This is the first in an occasional series about my exploration of Buddhism while riding the New York subway.
Every morning on the subway I see people poring over religious texts. Seemingly oblivious to the groaning, shuffling tube-world of the subway car, these serious souls – Christian women; Orthodox Jews of both sexes; Muslims (usually women); and Holy Sisters of the Word Search – pass their daily commute in silent prayer or study. I am the only one marking up a book about Buddhism.
Buddhism’s teachings have much appeal in a complicated life, but they can be a little perplexing at first, and I had initially hoped the book would provide some explicit guidance for putting its principles into practice in some way. Reading it for the first time, I kept waiting for the author to get to the – well, not to the point, because he did make the central point again and again – but to the secret, the method, the trick even – or at least, a conclusion. We expect a book, whether fiction or nonfiction, practical or fantastic, to have a logical narrative flow. If it doesn’t, we think it’s a bad book.
But Buddhism teaches that there is no secret trick, and, in a sense, no narrative, since there is no reality to the perceived distinction between this and that, then and now. Indeed there is no “I,” no cork floating in the stream, but only stream, only thus. Shouldn’t a truly Buddhist book, then, also be only stream? Buddhism counsels us to be aware when our mind is “leaning,” whether it’s towards something we want to have or away from something we want to avoid. If we “want” Enlightenment, if we “want” to gain something from reading a book, we’ve already defeated our purpose. The book, then, should not be an instrument of our “leaning” this way or that.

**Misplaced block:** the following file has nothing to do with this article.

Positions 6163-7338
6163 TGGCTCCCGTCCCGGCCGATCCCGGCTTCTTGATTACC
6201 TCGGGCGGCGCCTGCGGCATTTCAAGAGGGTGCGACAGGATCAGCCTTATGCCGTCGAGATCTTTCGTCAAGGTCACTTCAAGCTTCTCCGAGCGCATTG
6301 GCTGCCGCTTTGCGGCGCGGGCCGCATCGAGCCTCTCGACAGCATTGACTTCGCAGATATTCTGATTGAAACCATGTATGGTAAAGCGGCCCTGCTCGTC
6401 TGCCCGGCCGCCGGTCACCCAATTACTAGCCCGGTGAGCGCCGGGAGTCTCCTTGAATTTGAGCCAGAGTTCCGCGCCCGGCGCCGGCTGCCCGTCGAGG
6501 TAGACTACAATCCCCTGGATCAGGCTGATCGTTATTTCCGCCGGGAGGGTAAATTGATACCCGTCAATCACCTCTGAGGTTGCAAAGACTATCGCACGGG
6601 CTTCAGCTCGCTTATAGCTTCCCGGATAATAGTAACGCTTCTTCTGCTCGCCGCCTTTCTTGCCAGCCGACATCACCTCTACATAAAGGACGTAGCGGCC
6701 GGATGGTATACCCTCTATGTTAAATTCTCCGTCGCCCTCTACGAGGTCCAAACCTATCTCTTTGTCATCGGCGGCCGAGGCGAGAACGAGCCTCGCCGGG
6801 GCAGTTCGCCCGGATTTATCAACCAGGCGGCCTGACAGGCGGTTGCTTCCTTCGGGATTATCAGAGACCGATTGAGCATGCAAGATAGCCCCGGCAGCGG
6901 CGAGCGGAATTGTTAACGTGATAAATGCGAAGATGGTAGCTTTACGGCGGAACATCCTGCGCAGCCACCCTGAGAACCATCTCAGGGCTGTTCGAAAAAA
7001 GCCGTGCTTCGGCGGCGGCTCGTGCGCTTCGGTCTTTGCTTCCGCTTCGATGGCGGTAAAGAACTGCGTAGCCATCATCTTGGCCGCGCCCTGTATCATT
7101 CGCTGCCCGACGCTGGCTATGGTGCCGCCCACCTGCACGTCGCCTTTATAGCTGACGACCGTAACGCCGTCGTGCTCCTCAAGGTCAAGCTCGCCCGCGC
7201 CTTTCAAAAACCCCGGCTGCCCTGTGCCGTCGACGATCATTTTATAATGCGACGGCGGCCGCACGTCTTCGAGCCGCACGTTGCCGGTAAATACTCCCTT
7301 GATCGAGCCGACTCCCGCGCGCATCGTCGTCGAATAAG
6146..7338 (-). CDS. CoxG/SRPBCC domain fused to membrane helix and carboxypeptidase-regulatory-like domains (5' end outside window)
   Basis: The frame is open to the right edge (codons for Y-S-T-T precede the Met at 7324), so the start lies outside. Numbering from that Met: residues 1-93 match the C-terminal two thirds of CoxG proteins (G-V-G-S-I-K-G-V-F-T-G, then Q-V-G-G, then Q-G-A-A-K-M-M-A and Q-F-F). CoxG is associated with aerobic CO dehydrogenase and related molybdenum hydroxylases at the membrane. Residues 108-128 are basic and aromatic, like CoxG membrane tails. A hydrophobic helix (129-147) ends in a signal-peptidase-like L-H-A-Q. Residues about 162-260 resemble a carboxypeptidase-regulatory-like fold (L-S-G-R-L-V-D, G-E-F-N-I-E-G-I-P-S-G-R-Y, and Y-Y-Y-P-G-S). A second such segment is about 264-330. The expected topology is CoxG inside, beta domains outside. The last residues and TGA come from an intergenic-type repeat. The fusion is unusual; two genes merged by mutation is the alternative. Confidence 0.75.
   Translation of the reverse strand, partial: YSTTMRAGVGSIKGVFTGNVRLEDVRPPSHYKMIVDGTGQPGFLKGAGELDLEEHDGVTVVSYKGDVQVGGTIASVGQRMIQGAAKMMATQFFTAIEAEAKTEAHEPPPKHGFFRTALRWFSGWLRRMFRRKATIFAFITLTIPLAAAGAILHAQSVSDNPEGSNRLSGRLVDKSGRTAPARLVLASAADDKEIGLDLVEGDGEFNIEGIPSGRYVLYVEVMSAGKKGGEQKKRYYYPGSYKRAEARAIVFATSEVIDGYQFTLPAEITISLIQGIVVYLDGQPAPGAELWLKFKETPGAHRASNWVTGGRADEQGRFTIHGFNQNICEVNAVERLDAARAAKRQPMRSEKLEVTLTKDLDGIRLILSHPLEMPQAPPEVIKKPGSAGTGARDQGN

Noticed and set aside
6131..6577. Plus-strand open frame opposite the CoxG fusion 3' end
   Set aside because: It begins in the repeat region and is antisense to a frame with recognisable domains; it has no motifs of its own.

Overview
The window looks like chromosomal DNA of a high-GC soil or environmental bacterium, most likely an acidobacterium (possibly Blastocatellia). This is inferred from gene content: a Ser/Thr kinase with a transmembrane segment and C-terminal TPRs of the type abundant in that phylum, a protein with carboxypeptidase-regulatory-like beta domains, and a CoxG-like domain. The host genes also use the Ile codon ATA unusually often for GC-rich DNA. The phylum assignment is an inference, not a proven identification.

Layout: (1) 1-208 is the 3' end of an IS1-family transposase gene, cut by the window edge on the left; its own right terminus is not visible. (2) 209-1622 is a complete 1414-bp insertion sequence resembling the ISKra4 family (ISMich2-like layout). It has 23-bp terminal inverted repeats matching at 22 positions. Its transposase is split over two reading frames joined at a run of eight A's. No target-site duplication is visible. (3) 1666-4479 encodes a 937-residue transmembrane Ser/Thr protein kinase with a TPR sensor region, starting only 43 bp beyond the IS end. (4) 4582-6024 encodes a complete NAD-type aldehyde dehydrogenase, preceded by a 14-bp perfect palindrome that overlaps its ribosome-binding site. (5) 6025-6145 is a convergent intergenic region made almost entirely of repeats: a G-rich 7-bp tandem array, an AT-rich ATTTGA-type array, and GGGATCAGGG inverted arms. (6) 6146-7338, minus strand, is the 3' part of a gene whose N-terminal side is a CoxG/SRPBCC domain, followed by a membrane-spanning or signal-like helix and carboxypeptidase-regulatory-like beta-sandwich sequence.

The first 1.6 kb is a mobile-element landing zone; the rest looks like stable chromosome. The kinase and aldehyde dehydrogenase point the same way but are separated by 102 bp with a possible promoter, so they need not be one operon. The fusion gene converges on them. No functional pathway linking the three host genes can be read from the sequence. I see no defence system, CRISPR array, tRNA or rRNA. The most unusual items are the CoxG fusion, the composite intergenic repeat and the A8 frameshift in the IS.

From the standpoint of a student of literature and child of Western culture, one of the fascinating things about Buddhism as presented in this book is its use of small words to mean big things.
Whole. Mind. See. Awake. Thus. These words refer to aspects of the same phenomenon: simply being present.
The more we search for Truth among our thoughts and beliefs, the more subject to doubt we become… Anything that can be grasped must of necessity depend on other things for their validity. Hence, they are doubtful and perplexing… Ultimate Truth…can’t be countered or doubted or discounted because it is immediate, direct experience itself.
Words can never fully embody concepts. And Buddhism says concepts are artificial anyway. So words, any words, are twice removed from the Whole.
One apparent problem – for me, anyway – with Buddhism is that it seems unscientific. Of course, deity-based religions like Christianity, Judaism and Islam are also unscientific, but they can co-exist peacefully with science because they rely on faith, which by definition does not require rational or scientific proof. (In fact, it’s when religion tries to pass itself off as scientific – as with “creation science” and its more insidious modern iteration, “intelligent design” – that bitter conflicts arise, with science put on the defensive by an enemy it cannot, by definition, engage, and religion – Christianity, in this case – devalued and shamed by its own professed champions.)
Buddhism, however, does not require “belief” or “faith” as such. In saying that all sensations, concepts and thoughts are artificial and unreal divisions of the Whole, it is profoundly unscientific, since science is the attempt to ascertain objective truth by studying observed phenomena.
Yet at the limits of science comes a recognition that we cannot ever completely arrive at objective truth; the best we can do is approach it asymptotically. The limits of our perception, the imperfections of our brains, will always be with us, preventing our understanding from becoming absolutely complete. So maybe Buddhism and science don’t conflict so badly after all.
We have to see where we can effectively apply our effort and where we can’t. When we’re not seeing we’ll put most, if not all, of our energy into the areas where we have no control. We’ll try to control situations, people, and things over which, in fact, we have little or no influence.
So says Buddhism Plain and Simple. And science, reason, and my therapist tell me exactly the same thing.